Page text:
Minneapolis to Replace Police with ‘Transformative New Model’

June 17, 2020 Updated: June 17, 2020

The Minneapolis City Council is starting a year-long process to try to figure out what will replace the city’s police department, according to newly released details.

The council unanimously passed a resolution last week to pursue a “transformative new model” of policing in the city, replacing the police department with a “community-led public safety system.” The veto-proof vote came after protests erupted nationwide over the in-custody death of George Floyd in Minneapolis police custody.

According to the newly released text (pdf), the process will take a year and involve research and community engagement “with every willing community member in Minneapolis” as officials try to create a new model of public safety.

Floyd, 46, died after former police officer Derek Chauvin—who now faces second-degree murder charges—knelt on his neck for nearly 9 minutes. Calls for police reform have grown amid protests over Floyd’s death and against police brutality.

“The murder of George Floyd on May 25, 2020, by Minneapolis police officers is a tragedy that shows that no amount of reforms will prevent lethal violence and abuse by some members of the police department against members of our community, especially black people and people of color,” City Council President Lisa Bender wrote in the resolution.

Council members noted that Floyd was not the first person killed by Minneapolis police, and that he joins a “tragically long list of names.”

“As we respond to demands for immediate action to reduce police violence and support community safety, we will invite our community to help shape long-term transformative change, centering the voices of those most impacted by community violence and police violence,” Bender said in a statement.

Epoch Times Photo
Protesters march on Hiawatha Avenue while decrying the killing of George Floyd in Minneapolis, Minnesota, on May 26, 2020. (Stephen Maturen/Getty Images)

Since Floyd’s death, there have been growing calls for officials to cut police funding and place greater emphasis on supporting essential social services. Organizers of the Black Lives Matter movement have stated they want “a national defunding of police.”

The demands of the “defund the police” movement range from calls for redistributing funds from police budgets to complementary community-based solutions, to extreme proposals of entirely disbanding police departments.

Floyd’s death has also fueled national discussions on overhauling police procedures, including creating a national database of excessive-force encounters, banning the use of chokeholds, and limiting legal protections for police.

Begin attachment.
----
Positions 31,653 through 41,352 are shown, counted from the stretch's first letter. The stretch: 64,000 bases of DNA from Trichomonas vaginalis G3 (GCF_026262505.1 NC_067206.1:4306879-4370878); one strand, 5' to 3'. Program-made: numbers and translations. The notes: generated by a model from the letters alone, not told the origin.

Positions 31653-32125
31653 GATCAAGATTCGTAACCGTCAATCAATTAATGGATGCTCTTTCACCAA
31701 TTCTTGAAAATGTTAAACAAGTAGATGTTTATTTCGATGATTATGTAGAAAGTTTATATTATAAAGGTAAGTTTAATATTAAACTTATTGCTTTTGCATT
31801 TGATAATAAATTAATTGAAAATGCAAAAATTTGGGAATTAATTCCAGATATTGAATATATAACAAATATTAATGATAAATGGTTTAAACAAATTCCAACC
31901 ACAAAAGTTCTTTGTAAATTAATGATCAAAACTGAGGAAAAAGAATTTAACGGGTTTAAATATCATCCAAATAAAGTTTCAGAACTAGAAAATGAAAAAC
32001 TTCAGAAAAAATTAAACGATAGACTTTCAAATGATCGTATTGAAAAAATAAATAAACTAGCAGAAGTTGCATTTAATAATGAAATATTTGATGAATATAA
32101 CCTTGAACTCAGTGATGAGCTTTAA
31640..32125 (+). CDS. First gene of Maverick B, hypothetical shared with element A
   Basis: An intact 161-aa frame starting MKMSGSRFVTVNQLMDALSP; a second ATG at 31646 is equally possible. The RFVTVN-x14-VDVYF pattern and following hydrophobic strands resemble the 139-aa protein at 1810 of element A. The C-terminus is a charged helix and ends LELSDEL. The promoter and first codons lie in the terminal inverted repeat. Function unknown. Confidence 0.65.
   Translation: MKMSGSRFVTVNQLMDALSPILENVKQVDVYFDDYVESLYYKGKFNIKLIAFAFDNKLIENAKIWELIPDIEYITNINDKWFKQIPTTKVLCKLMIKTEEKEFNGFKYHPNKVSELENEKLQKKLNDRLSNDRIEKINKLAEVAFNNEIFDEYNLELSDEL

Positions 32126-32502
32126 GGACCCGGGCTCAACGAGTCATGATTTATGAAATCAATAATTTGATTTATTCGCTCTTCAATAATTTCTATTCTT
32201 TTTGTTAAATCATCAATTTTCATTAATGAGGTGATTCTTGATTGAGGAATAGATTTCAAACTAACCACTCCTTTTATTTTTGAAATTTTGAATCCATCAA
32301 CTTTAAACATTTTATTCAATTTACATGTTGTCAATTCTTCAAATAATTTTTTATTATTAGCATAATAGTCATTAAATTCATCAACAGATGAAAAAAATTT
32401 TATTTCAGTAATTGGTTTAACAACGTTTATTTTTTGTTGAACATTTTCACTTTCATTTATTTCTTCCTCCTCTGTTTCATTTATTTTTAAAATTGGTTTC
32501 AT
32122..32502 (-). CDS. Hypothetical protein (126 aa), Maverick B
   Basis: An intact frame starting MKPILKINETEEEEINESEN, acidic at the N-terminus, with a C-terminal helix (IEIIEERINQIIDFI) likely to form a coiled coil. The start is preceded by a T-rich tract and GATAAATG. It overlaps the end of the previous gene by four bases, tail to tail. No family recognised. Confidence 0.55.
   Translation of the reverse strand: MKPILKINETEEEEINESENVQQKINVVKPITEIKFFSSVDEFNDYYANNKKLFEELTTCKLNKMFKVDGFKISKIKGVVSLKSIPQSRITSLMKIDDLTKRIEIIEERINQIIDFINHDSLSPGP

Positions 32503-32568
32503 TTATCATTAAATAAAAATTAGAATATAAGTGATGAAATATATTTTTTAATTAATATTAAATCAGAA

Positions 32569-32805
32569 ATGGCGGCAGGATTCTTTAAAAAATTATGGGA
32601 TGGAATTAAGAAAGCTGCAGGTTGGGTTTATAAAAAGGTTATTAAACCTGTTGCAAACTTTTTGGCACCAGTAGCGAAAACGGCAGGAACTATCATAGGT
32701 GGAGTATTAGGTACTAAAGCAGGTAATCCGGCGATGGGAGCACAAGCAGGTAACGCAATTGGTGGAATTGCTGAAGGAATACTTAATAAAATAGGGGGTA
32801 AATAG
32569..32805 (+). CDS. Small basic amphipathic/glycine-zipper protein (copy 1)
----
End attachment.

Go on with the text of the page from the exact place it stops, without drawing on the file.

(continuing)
The resolution states that $193 million was allocated to the Minneapolis Police Department in its 2020 budget, and that the figure is more than double the funds allocated for areas such as building affordable housing, home ownership support, small business support programs, race equity, violence prevention, family and early childhood support, youth development, and protection of civil rights.

Minneapolis Police Chief Medaria Arradondo said last week that Floyd’s death had made him committed to “transformative change,” as he announced that the department would be pulling out from contract negotiations with the police union.

Minneapolis Mayor Jacob Frey, meanwhile, has voiced opposition to dismantling the department, but said he is open to reform.

“We need to entirely shift the culture that has for years failed black and brown people,” he told NPR. “We need a full structural revamp. But abolishing the police department? No, I think that’s a bad idea.”

The council states in the resolution that the process will “center the role of healing and reconciliation” and will require “deep community engagement” on race and public safety.

The council will create a “Future of Community Safety Work Group,” which will include staff from a number of city departments, including the office of violence prevention and the department of civil rights. It has been tasked to deliver recommendations by July 24 on how to engage with community stakeholders to transform the public safety system.

“Decades of police reform efforts have not created equitable public safety in our community, and our efforts to achieve transformative public safety will not be deterred by the inertia of existing institutions, contracts, and legislation,” the resolution states.

“Together, we will identify what safety looks like for everyone.”